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Burning Energy May Bulk-Up Your Brain Cells
The findings were presented at the annual meeting of the Radiological Society of North America in Chicago. The researchers used MRIs and 3-D pictures of the brain to measure volume.
"If you want to maximize the effect on your brain, these physical activities are something people have to start engaging in earlier in life, in your 40s and 50s," says Raji.
Physical activities included swimming, hiking, aerobics, jogging, tennis, racquetball, walking, gardening, mowing, raking, golfing, bicycling, dancing, calisthenics or riding an exercise bicycle.
Those in the top 25% for physical activities burned off 3,434 calories a week, compared with 348 burned by those in the bottom 25%. It takes about 110 minutes to walk off 560 calories.
Though the study shows a link between activity and brain health, the findings don't prove that activity preserves brain matter, says Dave Knopman, a spokesman for the American Academy of Neurology.
"It could be the people with the bigger brains are more physically active," says Knopman, a neurology professor at the Mayo Clinic in Rochester, MN.
The patients' conditions ranged from normal cognition to Alzheimer's dementia. Benefits were also noted in people who have mild cognitive impairment and Alzheimer's disease, Raji says. Greater caloric expenditure was related to larger gray matter volumes, including the hippocampus.
While noting that biological changes in other parts of the brain (beyond gray matter) are also possible causes for dementia, Joshua Willey, a neurologist at Columbia University, says this study's focus on regions of the brain is encouraging.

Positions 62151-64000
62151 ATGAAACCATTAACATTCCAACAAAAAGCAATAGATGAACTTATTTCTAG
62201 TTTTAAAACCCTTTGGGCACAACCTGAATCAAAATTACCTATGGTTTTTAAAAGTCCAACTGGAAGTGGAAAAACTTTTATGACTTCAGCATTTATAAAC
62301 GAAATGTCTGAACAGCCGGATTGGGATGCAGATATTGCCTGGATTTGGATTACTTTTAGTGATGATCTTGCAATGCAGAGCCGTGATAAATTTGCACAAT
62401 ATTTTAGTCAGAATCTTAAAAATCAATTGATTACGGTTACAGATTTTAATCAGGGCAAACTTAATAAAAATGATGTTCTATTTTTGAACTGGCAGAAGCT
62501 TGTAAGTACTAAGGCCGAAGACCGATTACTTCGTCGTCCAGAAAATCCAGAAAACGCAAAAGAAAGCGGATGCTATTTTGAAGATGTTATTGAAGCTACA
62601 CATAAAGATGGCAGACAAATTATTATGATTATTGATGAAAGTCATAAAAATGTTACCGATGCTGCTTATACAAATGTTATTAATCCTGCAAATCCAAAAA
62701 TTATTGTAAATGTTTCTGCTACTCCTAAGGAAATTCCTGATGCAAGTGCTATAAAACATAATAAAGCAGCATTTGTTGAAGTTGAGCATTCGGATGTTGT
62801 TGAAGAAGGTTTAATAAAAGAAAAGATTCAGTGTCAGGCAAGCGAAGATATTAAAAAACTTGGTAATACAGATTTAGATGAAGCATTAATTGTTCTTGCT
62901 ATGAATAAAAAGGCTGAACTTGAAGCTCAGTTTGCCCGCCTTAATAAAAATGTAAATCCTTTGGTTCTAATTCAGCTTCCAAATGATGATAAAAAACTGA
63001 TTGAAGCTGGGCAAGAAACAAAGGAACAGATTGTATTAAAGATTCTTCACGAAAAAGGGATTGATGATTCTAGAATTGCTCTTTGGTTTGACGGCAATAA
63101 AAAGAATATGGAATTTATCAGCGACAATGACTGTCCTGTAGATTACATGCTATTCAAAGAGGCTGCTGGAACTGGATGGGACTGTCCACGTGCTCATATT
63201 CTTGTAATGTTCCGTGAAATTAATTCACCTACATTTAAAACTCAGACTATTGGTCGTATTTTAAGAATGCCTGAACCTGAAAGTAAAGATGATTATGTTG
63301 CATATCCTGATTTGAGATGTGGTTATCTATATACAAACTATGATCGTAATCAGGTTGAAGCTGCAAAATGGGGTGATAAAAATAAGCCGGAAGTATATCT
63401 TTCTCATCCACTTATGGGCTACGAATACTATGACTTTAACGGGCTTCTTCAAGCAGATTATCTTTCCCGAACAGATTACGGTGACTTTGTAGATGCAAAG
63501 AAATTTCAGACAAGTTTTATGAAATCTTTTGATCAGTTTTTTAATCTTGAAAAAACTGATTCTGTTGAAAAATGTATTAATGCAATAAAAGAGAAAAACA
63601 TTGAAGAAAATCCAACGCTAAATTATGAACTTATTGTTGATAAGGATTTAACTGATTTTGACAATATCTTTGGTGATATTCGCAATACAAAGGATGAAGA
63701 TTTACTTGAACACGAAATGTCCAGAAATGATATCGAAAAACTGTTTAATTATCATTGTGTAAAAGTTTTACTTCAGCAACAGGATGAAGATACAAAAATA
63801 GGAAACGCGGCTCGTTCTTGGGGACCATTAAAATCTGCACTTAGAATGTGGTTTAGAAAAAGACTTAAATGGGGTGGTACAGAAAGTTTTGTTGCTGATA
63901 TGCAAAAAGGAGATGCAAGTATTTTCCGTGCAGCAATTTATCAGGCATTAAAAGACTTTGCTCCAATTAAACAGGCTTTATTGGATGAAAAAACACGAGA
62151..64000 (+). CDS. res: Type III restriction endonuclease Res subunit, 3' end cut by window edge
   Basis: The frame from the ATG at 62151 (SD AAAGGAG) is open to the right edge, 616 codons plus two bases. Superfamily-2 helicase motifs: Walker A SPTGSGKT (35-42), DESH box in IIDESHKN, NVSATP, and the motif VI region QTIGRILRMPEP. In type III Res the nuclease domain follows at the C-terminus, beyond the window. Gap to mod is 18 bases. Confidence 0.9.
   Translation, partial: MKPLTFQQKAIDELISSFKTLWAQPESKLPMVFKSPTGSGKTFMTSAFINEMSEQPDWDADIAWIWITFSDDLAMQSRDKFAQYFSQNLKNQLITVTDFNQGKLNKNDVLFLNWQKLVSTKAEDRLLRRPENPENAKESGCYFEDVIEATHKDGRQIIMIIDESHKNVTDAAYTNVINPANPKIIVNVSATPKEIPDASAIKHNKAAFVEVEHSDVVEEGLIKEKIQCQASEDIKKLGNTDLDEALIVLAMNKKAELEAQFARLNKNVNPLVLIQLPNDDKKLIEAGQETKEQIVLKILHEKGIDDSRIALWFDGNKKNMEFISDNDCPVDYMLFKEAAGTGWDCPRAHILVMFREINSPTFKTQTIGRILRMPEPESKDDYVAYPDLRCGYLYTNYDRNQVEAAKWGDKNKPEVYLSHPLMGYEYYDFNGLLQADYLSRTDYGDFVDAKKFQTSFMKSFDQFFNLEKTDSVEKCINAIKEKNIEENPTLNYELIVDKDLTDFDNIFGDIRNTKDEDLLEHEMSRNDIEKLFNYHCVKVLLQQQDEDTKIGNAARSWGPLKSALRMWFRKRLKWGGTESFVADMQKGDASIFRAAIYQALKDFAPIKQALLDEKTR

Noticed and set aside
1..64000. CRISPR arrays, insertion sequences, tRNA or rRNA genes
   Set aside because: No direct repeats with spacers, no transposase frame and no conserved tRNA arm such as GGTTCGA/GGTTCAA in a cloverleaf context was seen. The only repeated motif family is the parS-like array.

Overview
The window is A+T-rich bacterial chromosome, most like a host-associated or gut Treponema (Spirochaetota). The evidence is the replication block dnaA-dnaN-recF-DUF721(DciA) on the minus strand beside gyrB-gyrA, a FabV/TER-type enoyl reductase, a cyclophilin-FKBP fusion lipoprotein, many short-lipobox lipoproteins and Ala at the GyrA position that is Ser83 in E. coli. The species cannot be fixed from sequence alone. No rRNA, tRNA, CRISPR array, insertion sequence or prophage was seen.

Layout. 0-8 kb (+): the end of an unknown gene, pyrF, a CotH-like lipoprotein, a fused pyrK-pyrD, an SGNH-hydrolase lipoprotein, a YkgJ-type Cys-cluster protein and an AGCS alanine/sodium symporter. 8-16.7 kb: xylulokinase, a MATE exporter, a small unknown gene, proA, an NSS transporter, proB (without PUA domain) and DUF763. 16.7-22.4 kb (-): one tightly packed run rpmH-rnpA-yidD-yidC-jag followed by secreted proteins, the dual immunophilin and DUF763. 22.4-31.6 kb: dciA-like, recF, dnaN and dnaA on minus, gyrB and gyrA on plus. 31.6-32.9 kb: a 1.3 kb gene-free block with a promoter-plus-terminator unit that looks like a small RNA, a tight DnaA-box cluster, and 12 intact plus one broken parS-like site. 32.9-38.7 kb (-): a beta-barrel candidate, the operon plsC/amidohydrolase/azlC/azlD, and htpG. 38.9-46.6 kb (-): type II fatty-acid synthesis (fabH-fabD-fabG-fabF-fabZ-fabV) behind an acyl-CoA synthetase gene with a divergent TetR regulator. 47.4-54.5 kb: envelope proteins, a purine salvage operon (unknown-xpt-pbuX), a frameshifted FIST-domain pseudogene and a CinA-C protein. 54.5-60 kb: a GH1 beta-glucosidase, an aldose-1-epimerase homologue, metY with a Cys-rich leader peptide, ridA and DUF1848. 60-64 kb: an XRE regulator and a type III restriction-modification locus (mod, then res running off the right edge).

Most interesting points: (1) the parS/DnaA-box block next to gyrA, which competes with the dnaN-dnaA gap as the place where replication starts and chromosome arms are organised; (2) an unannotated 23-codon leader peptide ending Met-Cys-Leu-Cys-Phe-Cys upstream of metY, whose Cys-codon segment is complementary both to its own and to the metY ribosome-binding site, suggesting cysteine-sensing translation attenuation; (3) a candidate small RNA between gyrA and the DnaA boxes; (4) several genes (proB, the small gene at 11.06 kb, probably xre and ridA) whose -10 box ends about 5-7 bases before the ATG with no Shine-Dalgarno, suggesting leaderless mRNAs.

"We care about the volume of the hippocampus because that seems to be the first area that's affected in Alzheimer's disease," Willey says. "That's the part of the brain most of us think of in terms of short-term memory. So this is exciting work." A 2011 study of 120 previously sedentary adults ages 55-80 found that those who walked around a track for 40 minutes three days a week for a year increased the volume of their hippocampus. Older adults assigned to a stretching routine showed no hippocampal growth.
Walking is aerobic in nature, making the heart, lungs and large muscle groups work harder than at rest.
"Virtually all of the activities examined in this study are some variation of aerobic physical activity, which we know from other work can improve cerebral blood flow and strengthen neuronal connections," he says.
Knopman gives the aerobic theory a thumbs-up: "People who are active are also less likely to have diabetes, high blood pressure, are less likely to be obese or have heart disease, all conditions associated with an increased risk of getting dementia."
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Copyright 2012, USA TODAY, a division of Gannett Co. Inc.
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